What is the most plentiful tissue in the body — and the most ignored?

“The answer is fascia — the gooey, gliding stuff that holds you together. Fascia is a broad term for the extracellular matrix of fibers, “glue” and water surrounding all your cells, and wrapping like plastic wrap around muscle fibers and muscles, organs, bones, blood vessels and nerves — and finally as a second skin around your entire body” Dr. Eva Norlyk Smith from the January 23, 2012 issue of the Huffington Post (Staying Fit: Yoga, Rolfing and the Elusive Cinderella Tissues).

This is a must see video introduction to get you into our fascia or as Gil Hedley called it… ‘Fuzz’ :

FASCIA is a tissue of critical importance however due to the lack of research in this area, it is difficult to know exactly what we are doing on the cellular level when it comes to treatment. This video shows an example of fascial mobilisation.

What exactly is it?

A fascia is a layer of fibrous tissue. A fascia is a structure of connective tissue that surrounds muscles, groups of muscles, blood vessels, and nerves, binding some structures together, while permitting others to slide smoothly over each other. Various kinds of fascia may be distinguished. They are classified according to their distinct layers, their functions and their anatomical location: superficial fascia, deep (or muscle) fascia, and visceral (or parietal) fascia.

Fasciae are similar to ligaments and tendons as they are all made of collagen except that ligaments join one bone to another bone, tendons join muscle to bone and fasciae surround muscles or other structures.

How is it important?

Fascia connects the skull to the neck, the neck to the back the back to the shoulders…to the chest, abdomen, hip, leg…..and so on. It is basically the membrane which connects every part of your body to every other part of your body. Although it cannot show up on even MRI imaging, is one of the most important tissues in our body due to one main factor…PAIN.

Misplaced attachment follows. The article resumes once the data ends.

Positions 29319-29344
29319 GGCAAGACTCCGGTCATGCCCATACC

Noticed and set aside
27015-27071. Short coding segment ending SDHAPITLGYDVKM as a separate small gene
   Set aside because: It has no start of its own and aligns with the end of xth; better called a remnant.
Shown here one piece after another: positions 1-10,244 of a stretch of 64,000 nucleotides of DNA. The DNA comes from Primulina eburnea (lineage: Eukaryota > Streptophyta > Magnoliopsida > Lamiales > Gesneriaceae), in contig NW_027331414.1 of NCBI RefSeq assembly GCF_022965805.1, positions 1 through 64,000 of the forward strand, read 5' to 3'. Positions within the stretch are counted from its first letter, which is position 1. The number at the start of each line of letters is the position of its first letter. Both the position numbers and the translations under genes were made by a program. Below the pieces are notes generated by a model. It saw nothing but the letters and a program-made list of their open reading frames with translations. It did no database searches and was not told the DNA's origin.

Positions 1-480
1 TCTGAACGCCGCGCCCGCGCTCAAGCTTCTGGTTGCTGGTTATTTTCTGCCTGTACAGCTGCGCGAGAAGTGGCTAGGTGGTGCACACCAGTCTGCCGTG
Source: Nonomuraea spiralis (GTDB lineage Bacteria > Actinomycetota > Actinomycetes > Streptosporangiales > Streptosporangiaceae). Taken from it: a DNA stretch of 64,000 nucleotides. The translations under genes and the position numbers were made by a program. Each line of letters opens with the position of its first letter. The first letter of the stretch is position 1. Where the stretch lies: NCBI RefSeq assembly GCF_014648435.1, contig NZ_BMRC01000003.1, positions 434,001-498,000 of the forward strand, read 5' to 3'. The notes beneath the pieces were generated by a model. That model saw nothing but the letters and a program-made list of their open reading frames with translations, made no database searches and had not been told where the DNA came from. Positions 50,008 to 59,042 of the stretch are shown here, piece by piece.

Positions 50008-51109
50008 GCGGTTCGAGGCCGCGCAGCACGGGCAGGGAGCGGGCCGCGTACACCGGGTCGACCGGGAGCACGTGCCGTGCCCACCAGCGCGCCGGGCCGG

It can be many times more pain-sensitive than normal tissues, and can act as a second nervous system for us. From injury, inflammation or poor posture, you can create adhesions in the fascia, and if you do, this may be the perfect set up for chronic pain to settle in.

In it also has a contractile ability enabling enhanced body function and protection, especially in movement.

Last but not least!

Here is a fascinating short film on tendon sheaths, vascularisation, fascia, the skin, connective tissue… and how it all moves!

It opens up discussion and questions for stretching… potential causation of chronic pain (fascia) and what happens when we mobilise at end range.

You only need to watch this once for a great understanding of how our body tissues move and connect under our skin.

For more on fascia: http://www.greglehman.ca/2012/10/26/fascia-science-stretching-the-relevance-of-the-gluteus-maximus-and-latissimus-dorsi-sling/

“A detailed critical analysis of the clinical relevance of fascia science and fascia properties” : https://www.painscience.com/articles/does-fascia-matter.php

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